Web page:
6. Now we should see the correct permissions: 
  7. Now restart the network daemon service.
  8. systemctl restart systemd-networkd
  9. Complete!

Installing Ping on Photon OS

  1. Pretty easy – as you can see, doesn’t exist. 
  2. Now there’s two different versions of Photon – version 1 and 2. On version 1, it’s pretty easy – type in the following:
    1. yum install iputils
  3. Now for Photon 2.0 (which I’m currently using), repos are disabled by default and so I was getting a message stating “package not found” which was odd. However, digging in further, I found the repos were not enabled.
    1. Enabling Repos so we can pull iputils

      1. cd /etc/yum.repos.d/
      1. I enabled three repos:
        1. photon
        1. photon-extras
        1. photon-updates
      1. We need to edit each file and change the enabled=0 to enabled=1
      1. Once I did this, run “tdnf repolist” and we should now see the following:
      1. Now let’s install it!
      1. tdnf install iputils
      1. Now we should see the following: 
      1. Sucess! Ping is available now, along with netstat too.

Allow ICMP echo responses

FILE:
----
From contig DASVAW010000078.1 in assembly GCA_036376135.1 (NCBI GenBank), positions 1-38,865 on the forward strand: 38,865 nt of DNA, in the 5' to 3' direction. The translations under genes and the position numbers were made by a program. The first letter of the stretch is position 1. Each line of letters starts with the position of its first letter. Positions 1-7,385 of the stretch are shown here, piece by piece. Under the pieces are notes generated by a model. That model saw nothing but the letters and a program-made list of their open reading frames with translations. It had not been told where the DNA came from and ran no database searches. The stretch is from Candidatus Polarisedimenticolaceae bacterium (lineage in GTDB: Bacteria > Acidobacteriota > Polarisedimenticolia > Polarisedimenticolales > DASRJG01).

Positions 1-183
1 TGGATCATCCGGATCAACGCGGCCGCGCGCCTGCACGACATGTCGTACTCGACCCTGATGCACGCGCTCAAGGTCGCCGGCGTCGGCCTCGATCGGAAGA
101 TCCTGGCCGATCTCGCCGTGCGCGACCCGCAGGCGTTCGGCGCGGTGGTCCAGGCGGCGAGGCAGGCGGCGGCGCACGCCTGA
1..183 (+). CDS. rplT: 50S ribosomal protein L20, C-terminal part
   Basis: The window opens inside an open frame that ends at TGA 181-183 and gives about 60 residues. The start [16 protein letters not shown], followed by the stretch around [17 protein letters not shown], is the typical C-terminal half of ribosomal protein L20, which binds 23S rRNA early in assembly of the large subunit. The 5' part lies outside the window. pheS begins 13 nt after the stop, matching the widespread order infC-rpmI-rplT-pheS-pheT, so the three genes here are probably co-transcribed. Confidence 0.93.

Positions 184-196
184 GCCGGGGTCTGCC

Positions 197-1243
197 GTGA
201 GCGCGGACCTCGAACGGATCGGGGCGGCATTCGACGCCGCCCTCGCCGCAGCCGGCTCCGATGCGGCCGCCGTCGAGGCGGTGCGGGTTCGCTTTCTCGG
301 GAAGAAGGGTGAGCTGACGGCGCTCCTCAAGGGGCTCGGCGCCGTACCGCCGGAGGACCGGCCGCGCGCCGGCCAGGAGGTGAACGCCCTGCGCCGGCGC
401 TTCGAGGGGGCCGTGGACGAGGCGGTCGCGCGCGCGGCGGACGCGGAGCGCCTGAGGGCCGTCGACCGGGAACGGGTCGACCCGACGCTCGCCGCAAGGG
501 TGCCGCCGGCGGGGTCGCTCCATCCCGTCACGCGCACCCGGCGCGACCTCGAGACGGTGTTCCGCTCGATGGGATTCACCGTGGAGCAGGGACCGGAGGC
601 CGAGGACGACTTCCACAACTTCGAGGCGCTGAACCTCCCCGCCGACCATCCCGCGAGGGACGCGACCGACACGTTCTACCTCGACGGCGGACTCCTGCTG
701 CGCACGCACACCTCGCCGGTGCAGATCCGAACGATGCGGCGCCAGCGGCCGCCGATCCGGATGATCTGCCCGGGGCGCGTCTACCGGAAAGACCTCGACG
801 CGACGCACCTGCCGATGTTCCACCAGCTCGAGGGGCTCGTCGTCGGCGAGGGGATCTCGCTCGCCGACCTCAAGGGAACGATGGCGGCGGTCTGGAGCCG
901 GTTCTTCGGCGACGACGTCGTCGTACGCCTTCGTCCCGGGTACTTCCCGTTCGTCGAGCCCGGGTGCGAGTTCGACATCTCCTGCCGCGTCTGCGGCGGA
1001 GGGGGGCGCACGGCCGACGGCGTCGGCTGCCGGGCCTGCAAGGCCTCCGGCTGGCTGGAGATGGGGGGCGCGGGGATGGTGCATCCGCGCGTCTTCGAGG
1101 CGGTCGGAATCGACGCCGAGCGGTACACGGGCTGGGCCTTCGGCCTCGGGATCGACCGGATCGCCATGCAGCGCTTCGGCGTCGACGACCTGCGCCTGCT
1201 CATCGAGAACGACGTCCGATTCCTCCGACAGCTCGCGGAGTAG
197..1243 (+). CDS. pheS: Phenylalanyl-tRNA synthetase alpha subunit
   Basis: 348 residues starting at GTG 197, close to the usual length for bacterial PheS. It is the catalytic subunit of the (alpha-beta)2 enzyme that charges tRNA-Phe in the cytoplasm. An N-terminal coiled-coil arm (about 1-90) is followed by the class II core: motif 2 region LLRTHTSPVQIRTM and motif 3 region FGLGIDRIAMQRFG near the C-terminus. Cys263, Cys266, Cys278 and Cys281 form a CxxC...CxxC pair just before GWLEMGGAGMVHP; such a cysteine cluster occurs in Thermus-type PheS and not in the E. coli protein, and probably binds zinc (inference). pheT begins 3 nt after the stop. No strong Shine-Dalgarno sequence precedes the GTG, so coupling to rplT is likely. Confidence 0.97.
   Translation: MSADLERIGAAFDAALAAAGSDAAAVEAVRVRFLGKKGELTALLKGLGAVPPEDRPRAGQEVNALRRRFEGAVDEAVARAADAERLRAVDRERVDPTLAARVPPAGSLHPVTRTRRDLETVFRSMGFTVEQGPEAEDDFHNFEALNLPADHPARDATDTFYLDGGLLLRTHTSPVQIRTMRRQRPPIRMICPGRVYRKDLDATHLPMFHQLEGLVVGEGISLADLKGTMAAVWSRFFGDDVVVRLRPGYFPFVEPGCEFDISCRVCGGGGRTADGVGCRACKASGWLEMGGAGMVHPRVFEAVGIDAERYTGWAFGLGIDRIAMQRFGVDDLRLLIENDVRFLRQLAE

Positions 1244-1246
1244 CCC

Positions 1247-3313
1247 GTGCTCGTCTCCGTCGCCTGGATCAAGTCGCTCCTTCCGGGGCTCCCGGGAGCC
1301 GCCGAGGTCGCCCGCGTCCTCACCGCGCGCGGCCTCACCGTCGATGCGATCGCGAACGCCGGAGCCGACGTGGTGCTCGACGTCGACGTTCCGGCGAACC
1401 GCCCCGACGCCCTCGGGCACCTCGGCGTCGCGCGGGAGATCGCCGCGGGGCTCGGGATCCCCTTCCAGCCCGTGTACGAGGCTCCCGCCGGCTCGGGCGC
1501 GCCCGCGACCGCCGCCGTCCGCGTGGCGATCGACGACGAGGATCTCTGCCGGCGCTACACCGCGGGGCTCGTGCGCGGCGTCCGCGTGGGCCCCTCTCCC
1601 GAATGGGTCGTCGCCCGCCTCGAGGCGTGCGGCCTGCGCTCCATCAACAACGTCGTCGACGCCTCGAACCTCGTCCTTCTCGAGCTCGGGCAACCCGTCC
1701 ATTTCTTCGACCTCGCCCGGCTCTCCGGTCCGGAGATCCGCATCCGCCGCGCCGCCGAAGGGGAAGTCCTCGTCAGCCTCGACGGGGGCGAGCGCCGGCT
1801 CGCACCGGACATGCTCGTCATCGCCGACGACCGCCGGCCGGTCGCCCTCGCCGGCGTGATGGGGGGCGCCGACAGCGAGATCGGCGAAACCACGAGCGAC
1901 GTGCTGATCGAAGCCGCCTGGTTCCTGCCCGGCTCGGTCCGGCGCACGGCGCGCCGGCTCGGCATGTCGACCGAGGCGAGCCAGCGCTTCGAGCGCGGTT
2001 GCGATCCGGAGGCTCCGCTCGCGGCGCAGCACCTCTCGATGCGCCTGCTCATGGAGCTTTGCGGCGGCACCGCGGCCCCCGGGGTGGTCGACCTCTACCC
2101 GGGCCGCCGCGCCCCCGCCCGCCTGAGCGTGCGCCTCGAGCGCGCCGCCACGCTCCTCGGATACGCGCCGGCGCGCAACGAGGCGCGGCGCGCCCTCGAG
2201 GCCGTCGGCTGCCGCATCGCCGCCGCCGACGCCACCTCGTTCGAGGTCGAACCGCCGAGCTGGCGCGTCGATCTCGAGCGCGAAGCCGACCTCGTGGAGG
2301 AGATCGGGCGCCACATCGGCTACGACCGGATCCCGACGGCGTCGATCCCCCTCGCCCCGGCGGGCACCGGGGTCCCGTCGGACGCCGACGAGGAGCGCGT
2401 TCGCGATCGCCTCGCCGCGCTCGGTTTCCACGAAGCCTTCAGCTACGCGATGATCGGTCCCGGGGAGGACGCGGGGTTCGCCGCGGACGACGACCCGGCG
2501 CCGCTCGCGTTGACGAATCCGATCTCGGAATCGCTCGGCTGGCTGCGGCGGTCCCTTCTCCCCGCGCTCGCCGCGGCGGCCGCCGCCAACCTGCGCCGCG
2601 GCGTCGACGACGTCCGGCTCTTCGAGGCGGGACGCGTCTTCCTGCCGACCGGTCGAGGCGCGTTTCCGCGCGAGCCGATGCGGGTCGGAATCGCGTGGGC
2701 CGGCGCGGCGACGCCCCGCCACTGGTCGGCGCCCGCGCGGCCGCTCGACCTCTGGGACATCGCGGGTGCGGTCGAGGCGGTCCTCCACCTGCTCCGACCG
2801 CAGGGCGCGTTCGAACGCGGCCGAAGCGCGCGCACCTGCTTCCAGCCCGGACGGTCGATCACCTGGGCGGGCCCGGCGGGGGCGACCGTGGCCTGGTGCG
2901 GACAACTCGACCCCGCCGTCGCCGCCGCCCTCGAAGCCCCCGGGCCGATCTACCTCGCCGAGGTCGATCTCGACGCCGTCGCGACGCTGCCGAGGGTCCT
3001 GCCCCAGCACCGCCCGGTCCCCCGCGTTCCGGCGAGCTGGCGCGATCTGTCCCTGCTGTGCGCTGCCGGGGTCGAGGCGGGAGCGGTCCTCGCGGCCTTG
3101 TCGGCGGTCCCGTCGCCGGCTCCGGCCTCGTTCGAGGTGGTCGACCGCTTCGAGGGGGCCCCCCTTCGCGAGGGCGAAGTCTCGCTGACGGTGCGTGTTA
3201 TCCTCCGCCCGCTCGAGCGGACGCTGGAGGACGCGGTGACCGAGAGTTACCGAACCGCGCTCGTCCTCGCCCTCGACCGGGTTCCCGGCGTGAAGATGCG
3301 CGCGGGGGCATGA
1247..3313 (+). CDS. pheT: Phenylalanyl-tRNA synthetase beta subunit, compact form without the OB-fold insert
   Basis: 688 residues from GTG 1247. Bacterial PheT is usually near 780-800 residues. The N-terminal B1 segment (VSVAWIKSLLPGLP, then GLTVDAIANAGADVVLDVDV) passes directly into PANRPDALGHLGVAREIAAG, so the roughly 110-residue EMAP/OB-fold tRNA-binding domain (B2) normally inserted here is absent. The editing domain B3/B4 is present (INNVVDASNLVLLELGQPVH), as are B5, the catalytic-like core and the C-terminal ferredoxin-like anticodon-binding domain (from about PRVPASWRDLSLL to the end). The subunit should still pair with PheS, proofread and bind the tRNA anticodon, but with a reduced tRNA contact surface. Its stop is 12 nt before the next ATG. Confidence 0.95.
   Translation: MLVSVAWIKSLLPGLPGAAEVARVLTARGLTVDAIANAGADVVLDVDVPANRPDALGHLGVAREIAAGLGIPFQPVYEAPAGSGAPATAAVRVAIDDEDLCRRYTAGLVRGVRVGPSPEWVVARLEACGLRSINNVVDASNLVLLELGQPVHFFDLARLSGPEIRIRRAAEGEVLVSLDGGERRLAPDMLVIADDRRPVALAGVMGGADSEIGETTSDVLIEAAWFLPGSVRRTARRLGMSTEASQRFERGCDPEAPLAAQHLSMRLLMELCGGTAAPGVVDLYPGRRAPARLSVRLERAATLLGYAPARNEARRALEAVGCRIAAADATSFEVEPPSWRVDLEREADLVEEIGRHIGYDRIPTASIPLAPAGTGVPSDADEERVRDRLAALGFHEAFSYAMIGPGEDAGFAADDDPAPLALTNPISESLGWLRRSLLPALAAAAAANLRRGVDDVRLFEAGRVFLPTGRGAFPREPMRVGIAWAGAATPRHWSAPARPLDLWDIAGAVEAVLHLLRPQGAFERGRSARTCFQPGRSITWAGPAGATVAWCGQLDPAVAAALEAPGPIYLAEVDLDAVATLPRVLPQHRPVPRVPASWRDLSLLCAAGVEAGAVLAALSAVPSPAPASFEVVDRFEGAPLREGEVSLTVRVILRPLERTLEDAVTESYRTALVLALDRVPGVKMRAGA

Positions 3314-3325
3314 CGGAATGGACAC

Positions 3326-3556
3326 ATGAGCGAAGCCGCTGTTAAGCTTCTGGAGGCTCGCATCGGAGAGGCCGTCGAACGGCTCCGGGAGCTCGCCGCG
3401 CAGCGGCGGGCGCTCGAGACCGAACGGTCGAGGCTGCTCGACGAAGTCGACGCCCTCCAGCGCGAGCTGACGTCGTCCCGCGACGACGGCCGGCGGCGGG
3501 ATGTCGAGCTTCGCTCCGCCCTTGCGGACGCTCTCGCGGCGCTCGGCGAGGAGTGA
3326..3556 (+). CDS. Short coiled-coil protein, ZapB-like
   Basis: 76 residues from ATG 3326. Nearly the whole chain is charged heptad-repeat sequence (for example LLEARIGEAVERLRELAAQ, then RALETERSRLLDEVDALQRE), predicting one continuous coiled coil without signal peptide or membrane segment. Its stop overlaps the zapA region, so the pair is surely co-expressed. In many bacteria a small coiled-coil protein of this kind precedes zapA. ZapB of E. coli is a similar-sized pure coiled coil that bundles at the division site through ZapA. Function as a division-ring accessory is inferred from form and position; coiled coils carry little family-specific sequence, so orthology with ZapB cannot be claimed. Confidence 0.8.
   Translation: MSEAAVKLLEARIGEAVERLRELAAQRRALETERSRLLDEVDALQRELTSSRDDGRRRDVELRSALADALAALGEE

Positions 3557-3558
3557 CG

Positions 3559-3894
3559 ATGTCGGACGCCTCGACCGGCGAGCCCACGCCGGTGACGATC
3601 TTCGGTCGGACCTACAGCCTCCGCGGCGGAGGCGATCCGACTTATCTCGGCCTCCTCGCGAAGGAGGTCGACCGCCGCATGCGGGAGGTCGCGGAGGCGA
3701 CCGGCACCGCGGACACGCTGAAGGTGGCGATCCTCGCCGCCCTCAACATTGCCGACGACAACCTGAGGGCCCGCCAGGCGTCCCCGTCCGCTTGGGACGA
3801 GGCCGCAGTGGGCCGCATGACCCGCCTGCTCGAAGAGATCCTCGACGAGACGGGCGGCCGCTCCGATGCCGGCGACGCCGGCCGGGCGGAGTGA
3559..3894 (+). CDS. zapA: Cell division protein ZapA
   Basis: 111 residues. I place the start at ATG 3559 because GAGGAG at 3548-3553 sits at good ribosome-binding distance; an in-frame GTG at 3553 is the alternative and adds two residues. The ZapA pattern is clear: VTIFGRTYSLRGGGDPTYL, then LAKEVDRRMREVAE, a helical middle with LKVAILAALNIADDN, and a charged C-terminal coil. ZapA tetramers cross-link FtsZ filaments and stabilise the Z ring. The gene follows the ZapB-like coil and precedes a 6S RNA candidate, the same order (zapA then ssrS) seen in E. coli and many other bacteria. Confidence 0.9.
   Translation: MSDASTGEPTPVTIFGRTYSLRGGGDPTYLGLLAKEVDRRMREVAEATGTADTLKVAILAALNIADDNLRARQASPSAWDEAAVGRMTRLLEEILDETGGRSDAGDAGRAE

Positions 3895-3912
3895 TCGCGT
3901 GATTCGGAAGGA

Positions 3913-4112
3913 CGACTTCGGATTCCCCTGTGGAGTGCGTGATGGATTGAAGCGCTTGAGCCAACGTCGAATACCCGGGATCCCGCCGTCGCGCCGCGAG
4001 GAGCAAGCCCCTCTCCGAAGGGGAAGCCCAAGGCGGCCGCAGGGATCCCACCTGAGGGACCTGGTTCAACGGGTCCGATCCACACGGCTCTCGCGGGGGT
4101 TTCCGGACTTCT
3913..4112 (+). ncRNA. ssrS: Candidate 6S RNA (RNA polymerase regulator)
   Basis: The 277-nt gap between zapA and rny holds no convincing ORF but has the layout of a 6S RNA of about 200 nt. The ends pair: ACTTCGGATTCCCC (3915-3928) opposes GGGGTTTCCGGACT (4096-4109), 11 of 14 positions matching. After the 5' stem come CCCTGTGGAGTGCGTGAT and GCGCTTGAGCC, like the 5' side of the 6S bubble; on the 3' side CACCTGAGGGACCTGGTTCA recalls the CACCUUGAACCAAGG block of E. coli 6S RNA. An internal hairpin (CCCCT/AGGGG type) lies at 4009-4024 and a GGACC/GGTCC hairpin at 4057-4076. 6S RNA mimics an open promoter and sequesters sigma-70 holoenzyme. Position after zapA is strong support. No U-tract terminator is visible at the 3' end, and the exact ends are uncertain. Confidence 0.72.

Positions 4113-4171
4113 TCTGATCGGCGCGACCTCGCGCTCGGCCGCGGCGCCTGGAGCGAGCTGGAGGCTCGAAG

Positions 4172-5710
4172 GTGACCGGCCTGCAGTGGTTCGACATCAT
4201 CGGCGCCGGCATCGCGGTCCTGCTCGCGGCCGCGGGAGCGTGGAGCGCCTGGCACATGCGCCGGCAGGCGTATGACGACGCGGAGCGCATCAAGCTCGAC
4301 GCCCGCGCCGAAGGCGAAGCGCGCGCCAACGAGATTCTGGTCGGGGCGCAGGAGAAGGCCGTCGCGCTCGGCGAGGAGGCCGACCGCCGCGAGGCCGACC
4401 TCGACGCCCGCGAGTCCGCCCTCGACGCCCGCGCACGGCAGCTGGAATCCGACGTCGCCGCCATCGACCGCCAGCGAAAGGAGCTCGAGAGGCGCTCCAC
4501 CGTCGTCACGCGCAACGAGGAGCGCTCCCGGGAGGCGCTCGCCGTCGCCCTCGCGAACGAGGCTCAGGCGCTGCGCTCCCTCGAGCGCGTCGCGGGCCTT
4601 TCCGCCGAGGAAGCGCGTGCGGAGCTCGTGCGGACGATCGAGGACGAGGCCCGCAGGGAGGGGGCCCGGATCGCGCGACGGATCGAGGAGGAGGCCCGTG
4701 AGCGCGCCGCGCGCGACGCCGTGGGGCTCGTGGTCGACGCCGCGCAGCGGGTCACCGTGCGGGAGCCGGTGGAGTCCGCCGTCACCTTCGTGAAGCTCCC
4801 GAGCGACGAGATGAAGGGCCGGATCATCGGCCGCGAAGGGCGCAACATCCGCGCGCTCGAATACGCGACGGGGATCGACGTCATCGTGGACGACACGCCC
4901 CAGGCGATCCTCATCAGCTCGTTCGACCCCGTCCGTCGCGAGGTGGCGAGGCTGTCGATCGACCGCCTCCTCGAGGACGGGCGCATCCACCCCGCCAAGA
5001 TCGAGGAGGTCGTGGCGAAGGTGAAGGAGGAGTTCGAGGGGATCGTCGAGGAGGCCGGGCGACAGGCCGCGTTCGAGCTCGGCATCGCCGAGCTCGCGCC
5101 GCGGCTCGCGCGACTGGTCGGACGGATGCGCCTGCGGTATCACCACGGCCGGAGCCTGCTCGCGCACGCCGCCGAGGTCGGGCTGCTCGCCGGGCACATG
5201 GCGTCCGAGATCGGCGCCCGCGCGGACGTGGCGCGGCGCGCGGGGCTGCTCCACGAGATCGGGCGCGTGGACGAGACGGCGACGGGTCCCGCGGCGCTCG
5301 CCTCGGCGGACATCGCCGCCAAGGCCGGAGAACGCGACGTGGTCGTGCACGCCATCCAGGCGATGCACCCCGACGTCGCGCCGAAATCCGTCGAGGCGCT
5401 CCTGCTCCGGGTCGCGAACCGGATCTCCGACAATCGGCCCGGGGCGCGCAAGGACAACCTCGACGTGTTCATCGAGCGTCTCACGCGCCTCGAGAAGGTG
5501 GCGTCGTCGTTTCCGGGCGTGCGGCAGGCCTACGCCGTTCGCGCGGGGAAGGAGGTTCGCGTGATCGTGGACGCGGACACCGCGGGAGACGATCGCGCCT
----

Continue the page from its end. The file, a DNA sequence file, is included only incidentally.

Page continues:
1. This is a change in the firewall table. By default, ICMP echo and replies are dropped.
  2. Here are the two commands required to enable ICMP traffic:
  3. iptables -A OUTPUT -p icmp -j ACCEPT
  4. iptables -A INPUT -p icmp -j ACCEPT
  5. Before I make the change on my system, I’m unable to ping
  6. Make the iptables change….
  7. Voila! We now get a response. 

One last tidbit – SSHD not starting?

  1. During some of my testing, my lab environment went bottoms up – thanks, Timo 😉
  2. After my Photon appliances started back up, I could not SSH to them. So after some troubleshooting and help from the VMware internal team, figured out what happened.
  3. Steps to resolve:
    1. Log into the console and ls -l /var/vmware/skip_sshd and you can also check the status of sshd by typing “systemctl status sshd”
    1. If the file does exist, you need to remove it. No clue why it was added when I had a hard power outage, but it did.
    1. rm /var/vmware/skip_sshd
    1. Now start up ssh..
    1. systemctl start sshd
    1. Voila! we can now see it’s started
    1. Now, SSH works! 

Other great details on Photon commands can be found here: Photon OS Troubleshooting Guide

Thanks!

vSAN Specialist Exam 2VB-601 – Tips